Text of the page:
Advances in technology keep giving scientists more proteomics data to handle. For example, Huhmer mentions that multiplexing label-free approaches to MS could be used to generate 1 million data points a day. In addition, combining MS with structural techniques—such as cryogenic electron microscopy, which can determine a protein’s three-dimensional shape—could be used to “analyze some structures that are uncharacterized today,” he says. “So, the evolution of technology is revealing more information about protein structure and driving more research in that space.”

Even better, once a method reveals the structure of one member of a protein family, a computational approach can be used to unravel other protein structures in that family. “Then, the results grow exponentially,” Huhmer explains. In fact, computation plays a wide role in advancing proteomics data and how scientists share it.

The right combinations of technology and research groups make it even easier for scientists to share proteomics data and to collaborate on projects. For example, the Technical University of Munich (TUM), JPT Peptide Technologies (JPT) in Berlin, SAP in Walldorf, Germany, and Thermo Fisher Scientific created a consortium to help scientists translate proteomics data into advances in basic and medical research. The research data generated by this consortium will be freely available in an online database called ProteomeTools.

Computing the connections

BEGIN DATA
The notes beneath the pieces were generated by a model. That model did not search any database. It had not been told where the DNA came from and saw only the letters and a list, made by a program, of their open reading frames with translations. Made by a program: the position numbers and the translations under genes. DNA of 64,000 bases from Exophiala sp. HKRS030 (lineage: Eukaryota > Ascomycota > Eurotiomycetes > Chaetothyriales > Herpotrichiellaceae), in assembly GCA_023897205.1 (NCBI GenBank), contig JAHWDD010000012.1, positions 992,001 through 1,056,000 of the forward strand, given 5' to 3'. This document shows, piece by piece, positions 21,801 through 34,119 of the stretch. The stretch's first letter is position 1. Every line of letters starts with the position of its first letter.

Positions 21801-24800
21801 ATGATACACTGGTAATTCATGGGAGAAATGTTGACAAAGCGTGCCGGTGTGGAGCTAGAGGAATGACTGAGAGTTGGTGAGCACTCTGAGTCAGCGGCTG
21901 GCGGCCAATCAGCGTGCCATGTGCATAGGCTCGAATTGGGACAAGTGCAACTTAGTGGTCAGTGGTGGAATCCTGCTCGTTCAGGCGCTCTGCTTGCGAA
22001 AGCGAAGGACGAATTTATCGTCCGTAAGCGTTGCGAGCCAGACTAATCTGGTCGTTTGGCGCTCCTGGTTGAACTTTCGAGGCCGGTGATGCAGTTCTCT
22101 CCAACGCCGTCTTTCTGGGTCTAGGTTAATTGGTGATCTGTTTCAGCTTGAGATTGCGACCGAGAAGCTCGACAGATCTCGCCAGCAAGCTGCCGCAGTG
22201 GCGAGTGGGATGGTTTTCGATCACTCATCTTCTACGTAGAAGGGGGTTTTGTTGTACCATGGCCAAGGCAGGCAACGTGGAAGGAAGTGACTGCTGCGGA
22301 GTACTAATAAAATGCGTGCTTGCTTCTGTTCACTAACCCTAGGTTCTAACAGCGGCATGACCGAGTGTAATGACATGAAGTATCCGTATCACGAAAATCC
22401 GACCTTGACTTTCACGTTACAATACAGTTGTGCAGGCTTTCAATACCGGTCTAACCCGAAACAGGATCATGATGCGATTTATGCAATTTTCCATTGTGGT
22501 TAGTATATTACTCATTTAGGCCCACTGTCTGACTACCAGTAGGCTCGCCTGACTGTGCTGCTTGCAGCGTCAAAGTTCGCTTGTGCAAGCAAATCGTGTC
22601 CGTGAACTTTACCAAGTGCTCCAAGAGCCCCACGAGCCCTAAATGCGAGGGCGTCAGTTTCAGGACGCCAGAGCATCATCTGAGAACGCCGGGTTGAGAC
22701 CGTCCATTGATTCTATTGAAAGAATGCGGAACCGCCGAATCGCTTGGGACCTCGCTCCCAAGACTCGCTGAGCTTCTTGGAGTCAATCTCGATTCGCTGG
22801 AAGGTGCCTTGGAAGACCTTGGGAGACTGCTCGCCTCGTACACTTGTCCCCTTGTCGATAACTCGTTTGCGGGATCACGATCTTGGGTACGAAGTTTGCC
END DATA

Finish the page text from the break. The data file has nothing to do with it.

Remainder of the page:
The example of the ProteomeTools consortium makes it clear that scientists and organizations need to create new ways to work together and share large proteomics datasets. Of course, with so much data being generated and so many possible connections between experiments and results, scientists are more focused than ever on developing new computational tools.

“I think artificial intelligence, machine learning, and deep learning are exciting areas in technology that encourage scientists to share big data,” Rodriguez notes. “The reason is that [these technologies] require lots of data and, thus, nudge the research community to share big data in order to ensure their continued development.”

Although Rodriguez appreciates the potential of these tools for making the connections that can generate new hypotheses to investigate, he adds, “We must never forget that it’s not only about the technology. It’s how people interpret, scrutinize, challenge, and agree or disagree with the analysis.”

As Rodriguez explains, “These computational systems beckon the need for greater collaboration and for open data science that creates value in new ways.” As examples of such ongoing and extensive collaborations, he points out three: the NCI’s Clinical Proteomic Tumor Analysis Consortium (CPTAC) program; the Applied Proteogenomics OrganizationaL Learning and Outcomes (APOLLO) network, which is a collaboration between NCI, the Department of Defense, and the Department of Veterans Affairs; and the International Cancer Proteogenome Consortium (ICPC), which “encourages data to be made available to the public through its ‘Data-Sharing Pledge,’” notes Rodriguez. 

To further the power of such collaborations, analytical platforms must include techniques that simplify data collection and sharing. Along these lines, Waters developed its SONAR, a data-independent method of acquiring tandem MS data. “The whole idea is that we can acquire proteomics data in a consistent fashion,” Langridge says. For every sample tested, this system acquires a quantitative measure of the peptides and proteins. As Langridge explains, “Instead of just identifying the protein, it gathers its abundance across different runs.” Moreover, the user makes no decisions before the run starts about the data to collect, because SONAR collects it all. “The challenge with targeted assays,” Langridge says, “is that you’re making decisions upfront about what you’re going to focus on, but you often don’t know if you’ll have off-target effects or another biochemical pathway involved.”